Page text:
The present study found the various household factors: women with low socioeconomic status, lack of education, not improved toilet facilities and water sources were an important predictor of anemia in the SSEA countries, which is similar to determinants of anemia in studies from Bangladesh  Timor-Leste  India . These results are also consistent with a multi-country study across the LMICs which found that women's years of education, wealth status, cultural norms, values, and behavior were important predictors of anemia among women . The systematic review conducted across the low-income countries exhibited that the education level along with wealth and cultural norms and behavior were overarching determinants of anemia among women . Yang et al  also reported that the prevalence of anemia was observed higher among those individuals with low socioeconomic status from LMICs. In contrast, women in poorer wealth status were less likely to be anemic in Nepal. The possible reason could be Nepal is an agrarian-based country and the eating pattern is almost the same for all . Most of the Nepalese people consume iron-rich staple foods regardless of wealth status .
Women's level of education was not a determinant of anemia in Nepal, Maldives, and Myanmar. These findings are similar to Harding et al  results who found that women's education was not likely to be anemic in Nepal and Pakistan. Among women who belong to rural areas were less likely to be suffering from anemia in Maldives and Timor-Leste. Anemia is more prevalent in city areas than those with the rural areas in both countries (In Maldives: 73% in urban and 56% in rural areas and In Timor-Leste: 25% in urban and 22% in rural areas) [27,28]. According to the DHSs reports, Women living in urban areas with wealthier wealth status tended to increase anemia in these two countries [27,28]. The convergent findings could be attributed to the selection of apparently healthy women living in rural areas and non-endemic areas for malaria and hookworm infestation prone areas in both countries. Moreover, in the Maldives the traditional staple foods consumed in rural households are more diversified and rich in iron contains compared to other countries in the same region. Such diversified food patterns in the rural areas of Maldives might have a positive role in meeting the adequacy of iron requirements for the reproductive age of women [44,45].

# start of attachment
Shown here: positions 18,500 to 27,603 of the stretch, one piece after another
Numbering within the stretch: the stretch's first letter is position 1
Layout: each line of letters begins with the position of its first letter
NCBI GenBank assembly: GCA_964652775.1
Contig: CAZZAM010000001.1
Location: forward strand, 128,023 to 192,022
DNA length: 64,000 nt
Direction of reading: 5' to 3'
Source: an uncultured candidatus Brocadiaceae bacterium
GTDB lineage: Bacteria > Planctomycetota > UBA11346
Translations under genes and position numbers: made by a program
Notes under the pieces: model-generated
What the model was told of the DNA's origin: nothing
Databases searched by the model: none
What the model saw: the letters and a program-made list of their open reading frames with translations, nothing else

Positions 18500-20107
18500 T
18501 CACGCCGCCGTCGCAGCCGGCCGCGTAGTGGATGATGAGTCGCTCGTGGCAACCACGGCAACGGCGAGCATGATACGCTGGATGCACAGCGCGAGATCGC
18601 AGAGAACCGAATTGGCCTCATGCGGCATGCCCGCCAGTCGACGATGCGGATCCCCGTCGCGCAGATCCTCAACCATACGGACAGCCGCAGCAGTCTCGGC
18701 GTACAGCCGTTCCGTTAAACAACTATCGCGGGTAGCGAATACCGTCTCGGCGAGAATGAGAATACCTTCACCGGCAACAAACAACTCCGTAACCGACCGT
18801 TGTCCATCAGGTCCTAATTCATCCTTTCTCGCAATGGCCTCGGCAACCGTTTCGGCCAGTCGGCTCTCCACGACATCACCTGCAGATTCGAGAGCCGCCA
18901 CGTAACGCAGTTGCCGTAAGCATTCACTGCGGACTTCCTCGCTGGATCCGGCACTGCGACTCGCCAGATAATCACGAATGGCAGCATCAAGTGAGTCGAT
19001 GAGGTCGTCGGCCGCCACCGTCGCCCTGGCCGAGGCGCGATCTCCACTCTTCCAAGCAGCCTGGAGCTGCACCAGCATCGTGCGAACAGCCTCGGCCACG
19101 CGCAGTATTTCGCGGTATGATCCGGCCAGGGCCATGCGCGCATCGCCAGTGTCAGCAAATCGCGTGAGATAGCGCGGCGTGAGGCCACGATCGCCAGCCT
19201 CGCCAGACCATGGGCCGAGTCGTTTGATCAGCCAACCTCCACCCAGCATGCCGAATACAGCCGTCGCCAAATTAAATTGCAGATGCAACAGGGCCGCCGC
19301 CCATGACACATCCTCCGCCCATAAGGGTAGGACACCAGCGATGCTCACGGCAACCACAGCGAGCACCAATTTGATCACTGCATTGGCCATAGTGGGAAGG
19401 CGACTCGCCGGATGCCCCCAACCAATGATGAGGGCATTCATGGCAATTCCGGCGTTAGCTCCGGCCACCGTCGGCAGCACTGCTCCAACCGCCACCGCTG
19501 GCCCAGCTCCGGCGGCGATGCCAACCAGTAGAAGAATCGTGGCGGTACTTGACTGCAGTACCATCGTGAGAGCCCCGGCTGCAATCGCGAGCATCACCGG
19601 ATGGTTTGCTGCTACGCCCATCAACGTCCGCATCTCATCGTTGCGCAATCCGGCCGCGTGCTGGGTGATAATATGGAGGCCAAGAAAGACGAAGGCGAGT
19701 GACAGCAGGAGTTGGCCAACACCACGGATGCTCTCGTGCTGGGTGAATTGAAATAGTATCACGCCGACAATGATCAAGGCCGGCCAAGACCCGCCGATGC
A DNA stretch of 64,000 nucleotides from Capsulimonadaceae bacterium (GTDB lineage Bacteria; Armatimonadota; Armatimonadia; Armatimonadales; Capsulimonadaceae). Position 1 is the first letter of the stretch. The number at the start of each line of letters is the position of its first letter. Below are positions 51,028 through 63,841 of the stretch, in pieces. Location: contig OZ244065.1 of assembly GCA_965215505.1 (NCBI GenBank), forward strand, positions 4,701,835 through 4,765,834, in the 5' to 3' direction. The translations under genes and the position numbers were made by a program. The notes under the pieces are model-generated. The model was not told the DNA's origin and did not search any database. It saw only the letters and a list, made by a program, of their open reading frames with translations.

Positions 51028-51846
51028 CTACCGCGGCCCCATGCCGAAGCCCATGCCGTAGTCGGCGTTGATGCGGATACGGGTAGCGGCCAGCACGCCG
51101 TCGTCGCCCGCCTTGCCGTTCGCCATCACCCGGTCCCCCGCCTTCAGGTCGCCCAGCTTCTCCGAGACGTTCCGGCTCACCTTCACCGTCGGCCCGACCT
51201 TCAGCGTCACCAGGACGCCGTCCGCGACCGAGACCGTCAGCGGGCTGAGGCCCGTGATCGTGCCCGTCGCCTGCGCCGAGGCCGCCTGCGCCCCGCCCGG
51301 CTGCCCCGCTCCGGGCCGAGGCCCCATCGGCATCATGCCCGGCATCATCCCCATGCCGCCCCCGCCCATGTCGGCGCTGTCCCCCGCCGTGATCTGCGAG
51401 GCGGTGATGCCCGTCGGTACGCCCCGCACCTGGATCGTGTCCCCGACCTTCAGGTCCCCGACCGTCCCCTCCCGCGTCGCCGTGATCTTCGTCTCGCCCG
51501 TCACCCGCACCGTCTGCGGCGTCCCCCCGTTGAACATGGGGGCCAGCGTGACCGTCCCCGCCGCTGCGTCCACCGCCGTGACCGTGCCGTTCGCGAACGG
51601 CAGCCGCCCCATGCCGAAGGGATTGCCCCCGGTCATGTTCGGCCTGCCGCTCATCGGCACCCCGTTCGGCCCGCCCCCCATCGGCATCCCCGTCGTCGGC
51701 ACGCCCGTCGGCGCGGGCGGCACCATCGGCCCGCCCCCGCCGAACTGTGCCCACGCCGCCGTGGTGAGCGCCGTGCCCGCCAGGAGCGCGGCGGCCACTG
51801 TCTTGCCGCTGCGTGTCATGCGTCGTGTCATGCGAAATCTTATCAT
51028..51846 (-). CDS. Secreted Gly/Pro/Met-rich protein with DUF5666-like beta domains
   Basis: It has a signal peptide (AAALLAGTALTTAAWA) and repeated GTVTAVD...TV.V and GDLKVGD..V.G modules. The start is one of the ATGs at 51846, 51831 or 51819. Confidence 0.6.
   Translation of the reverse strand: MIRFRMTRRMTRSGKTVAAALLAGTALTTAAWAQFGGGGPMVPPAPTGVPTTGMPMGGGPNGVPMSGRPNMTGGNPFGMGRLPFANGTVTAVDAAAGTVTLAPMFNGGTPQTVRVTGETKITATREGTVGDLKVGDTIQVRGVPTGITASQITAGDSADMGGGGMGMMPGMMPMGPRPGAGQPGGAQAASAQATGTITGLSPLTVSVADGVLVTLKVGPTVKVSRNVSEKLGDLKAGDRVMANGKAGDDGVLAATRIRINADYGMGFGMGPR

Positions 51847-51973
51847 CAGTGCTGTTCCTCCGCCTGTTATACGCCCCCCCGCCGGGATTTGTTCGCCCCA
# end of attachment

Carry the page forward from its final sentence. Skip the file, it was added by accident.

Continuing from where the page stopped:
This study found the prevalence of anemia was more prevalent in those households with not having improved toilets and water facilities. These findings are in line with the results from the nationally representative DHS dataset, where lack of toilet facility and water facility was more tended to increase the risk of anemia in Nepal, Pakistan, and Bangladesh [11,46]. In this study, women with underweight nutritional status (<18.5 kg/m2 BMI) were more likely to be anemic in most of the South Asian countries. These findings are in line with a study from India , Bangladesh , Nepal, and Pakistan . The possible reason could be exhibited by the fact that malnourished women have a greater chance of iron deficiency anemia which is usually associated with poor wealth status . Our study found that the mothers who breastfeed their children are less likely to suffer from anemia in the case of Cambodia, India, Myanmar, and Bangladesh except for Maldives, Nepal, and Timor-Leste. Exclusive breastfeeding may reduce the anemia as it reduces the return of the menstrual cycle to 20–30 weeks. The lactating mothers who breastfed for two years had the lower odds of anemia than the mother who breastfed for one year's .
This study comprises of some limitations. First, due to the cross-sectional nature of data, it could not establish the causal pathway of the association between the predictors and explanatory variables. Second, comparable data on anemia among WRA were not accessible from all South and Southeast Asian countries, thus our analysis was limited to the selected seven South and Southeast Asian countries. Third, this study could not consider the assessment of dietary factors among women of reproductive age that might have attributed to the risk of development of anemia. Fourth, the DHSs data used from the seven different countries were taken from different years and periods between the surveys. Despite these limitations, the strengths of this study were the use of a multi-country population-based nationally representative samples. This study also provides important information on the prevalence and factors associated with anemia among WRA across this region using comparable datasets.
This study highlighted a high prevalence of anemia among WRA in seven selected SSEA countries. Multiple factors related to household, environmental, and individual were associated with the continued rises of anemia among WRA. Improved water and sanitation status, completion of recommended ANC visits, normal BMI status, and better household income status are crucial in reducing anemia in the SSEA region. The findings of the study urge the realistic multi-pronged approach to tackle the high prevalence of anemia across the countries in the region. Likewise, among WRA from low socio-economic status, having low nutrition education should be given high priority during both nutrition-sensitive and specific program implementation. Also, the existing national policies and programs need to be reviewed based on recent evidence to track the progress in meeting the WHO global nutrition targets 2025 and nutrition targets of SDGs 2030.
We would like to thank the DHS program, ICF international for providing us the data set for analysis.